More than half (51%) of Australian CFOs and finance directors will create new jobs within their current finance team in the first half of 2016, according to the latest independent survey by specialist recruiter Robert Half. The survey also revealed that 82% of CFOs are confident about Australia’s economic outlook and 86% are confident in their company's growth prospects for 2016.
• 51% of Australian CFOs and finance directors will expand their finance and accounting teams in the first half (Jan-June) of 2016
• Large companies have highest growth expectations with 60% looking to expand their finance and accounting teams
• 86% are confident about their company’s growth prospects in 2016
• 89% find it challenging to find skilled finance professionals today
• 84% are concerned about losing their top financial performers this year
A great majority of companies, ranging from large to small, are planning to further strengthen their financial and accounting teams, with 51% of financial executives planning to create new financial positions and 41% planning to fill existing positions that will become available. Less than one in ten (7%) will not fill vacating positions nor create new ones and merely 1% plans to reduce headcount.
When asked for the top three reasons behind planned increases in the number of permanent finance and accounting professionals, nearly half (49%) selected business growth, followed by new market penetration (49%) and new projects/initiatives (42%).
David Jones, Managing Director of Robert Half Asia Pacific said: “The increased demand for highly skilled finance and accounting staff is continuing into 2016. As confidence continues in Australia’s economic and business growth outlook, companies are pushing ahead to identify the talent required to support their forward growth strategies.”
Still, CFOs and finance directors are finding it difficult to find qualified candidates: 89% of those surveyed consider it a challenge to find skilled finance professionals today with 37% citing the lack of specialist technical expertise as the primary reason, followed by a lack of commercial business skills (30%) and general demand outweighing supply (23%).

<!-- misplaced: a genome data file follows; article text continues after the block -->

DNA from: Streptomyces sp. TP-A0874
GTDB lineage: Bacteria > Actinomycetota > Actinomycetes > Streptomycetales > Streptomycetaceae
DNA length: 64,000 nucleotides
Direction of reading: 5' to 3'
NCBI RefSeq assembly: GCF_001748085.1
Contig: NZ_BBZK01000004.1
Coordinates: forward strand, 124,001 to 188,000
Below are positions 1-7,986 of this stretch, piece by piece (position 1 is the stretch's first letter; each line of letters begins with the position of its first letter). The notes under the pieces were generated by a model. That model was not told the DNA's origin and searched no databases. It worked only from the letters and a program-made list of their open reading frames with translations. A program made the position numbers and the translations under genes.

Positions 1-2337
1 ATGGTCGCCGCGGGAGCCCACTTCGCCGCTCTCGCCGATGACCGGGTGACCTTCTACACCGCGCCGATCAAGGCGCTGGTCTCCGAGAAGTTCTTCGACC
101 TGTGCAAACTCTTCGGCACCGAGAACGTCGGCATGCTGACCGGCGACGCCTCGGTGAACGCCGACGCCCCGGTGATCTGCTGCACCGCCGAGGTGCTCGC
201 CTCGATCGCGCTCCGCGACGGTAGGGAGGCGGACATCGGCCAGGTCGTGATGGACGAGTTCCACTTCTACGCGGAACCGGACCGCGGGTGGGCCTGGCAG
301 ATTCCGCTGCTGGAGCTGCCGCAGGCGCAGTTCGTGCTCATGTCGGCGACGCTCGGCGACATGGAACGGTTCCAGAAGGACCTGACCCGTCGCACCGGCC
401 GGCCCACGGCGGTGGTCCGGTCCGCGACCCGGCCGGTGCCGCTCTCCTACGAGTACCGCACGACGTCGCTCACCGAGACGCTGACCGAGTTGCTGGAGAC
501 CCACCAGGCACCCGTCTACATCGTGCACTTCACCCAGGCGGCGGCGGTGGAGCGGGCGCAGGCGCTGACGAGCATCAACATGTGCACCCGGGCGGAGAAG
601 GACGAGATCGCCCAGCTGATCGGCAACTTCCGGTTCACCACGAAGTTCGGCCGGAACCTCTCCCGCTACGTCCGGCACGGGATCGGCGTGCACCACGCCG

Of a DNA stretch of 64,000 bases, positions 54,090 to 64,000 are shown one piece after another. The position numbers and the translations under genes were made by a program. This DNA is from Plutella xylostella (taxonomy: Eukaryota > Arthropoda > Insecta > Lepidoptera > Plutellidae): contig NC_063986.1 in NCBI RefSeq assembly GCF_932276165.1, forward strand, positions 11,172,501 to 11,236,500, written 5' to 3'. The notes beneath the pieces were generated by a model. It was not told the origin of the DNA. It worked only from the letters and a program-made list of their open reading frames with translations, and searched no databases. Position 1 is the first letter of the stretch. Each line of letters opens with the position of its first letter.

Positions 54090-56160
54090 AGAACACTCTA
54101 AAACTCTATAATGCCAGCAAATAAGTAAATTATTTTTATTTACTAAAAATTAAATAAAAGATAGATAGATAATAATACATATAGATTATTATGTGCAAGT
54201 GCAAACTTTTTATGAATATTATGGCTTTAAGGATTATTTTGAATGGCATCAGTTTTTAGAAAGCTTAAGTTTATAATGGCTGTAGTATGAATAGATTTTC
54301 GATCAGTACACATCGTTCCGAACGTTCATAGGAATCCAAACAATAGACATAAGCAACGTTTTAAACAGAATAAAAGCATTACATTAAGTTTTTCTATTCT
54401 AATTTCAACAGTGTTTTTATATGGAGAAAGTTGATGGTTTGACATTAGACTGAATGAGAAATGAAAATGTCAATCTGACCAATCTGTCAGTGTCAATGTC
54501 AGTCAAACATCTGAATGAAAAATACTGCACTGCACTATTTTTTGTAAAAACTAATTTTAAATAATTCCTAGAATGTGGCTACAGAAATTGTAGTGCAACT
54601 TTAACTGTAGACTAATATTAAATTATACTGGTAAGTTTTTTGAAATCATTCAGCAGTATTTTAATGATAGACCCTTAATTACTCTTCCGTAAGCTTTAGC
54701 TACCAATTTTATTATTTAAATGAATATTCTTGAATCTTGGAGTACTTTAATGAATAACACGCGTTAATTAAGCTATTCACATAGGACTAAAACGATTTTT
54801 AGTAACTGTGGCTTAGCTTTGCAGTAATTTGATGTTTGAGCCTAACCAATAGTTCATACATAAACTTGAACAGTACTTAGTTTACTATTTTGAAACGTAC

“The reality is that the ‘war for talent’ remains stronger than ever. Companies therefore still and increasingly are on the hunt for and in competition with each other to find and recruit financial top performers,” David Jones said.
The top four functional fields in which finance leaders are finding it most challenging to source the right staff are business/financial analysis (23%), accounting (21%), financial planning (18%) and financial management (18%). Only 6% of those surveyed felt it was not challenging to find the right candidates across accounting and finance.
While identifying and recruiting highly skilled employees remains a challenge, so does retaining the best and brightest with 84% of CFOs concerned about losing their top financial talent this year.
“Employers need to be aware that highly skilled employees are in demand and they know it, so it’s vital for CFOs to consider new and more imaginative ways to retain their financial top talent. Apart from salary increases it is worth considering other options such as more flexible working conditions, increased personal leave, bonus incentives and even new project or internal career path opportunities,” David Jones said.
The optimism in the market is evident with 86% of finance leaders feeling confident in their company’s growth prospects for 2016.
“The majority of businesses are confident about 2016 and have ambitious growth plans. The challenge for CFOs is how to identify, secure and retain the highly skilled employees needed to support this growth,” David Jones concluded.
About the research
The annual study is developed by Robert Half and was conducted in December 2015 by an independent research firm, surveying 160 Chief Financial Officers (CFO) and finance directors in Australia. This survey is part of the international workplace survey, a questionnaire about job trends, talent management and trends in the workplace.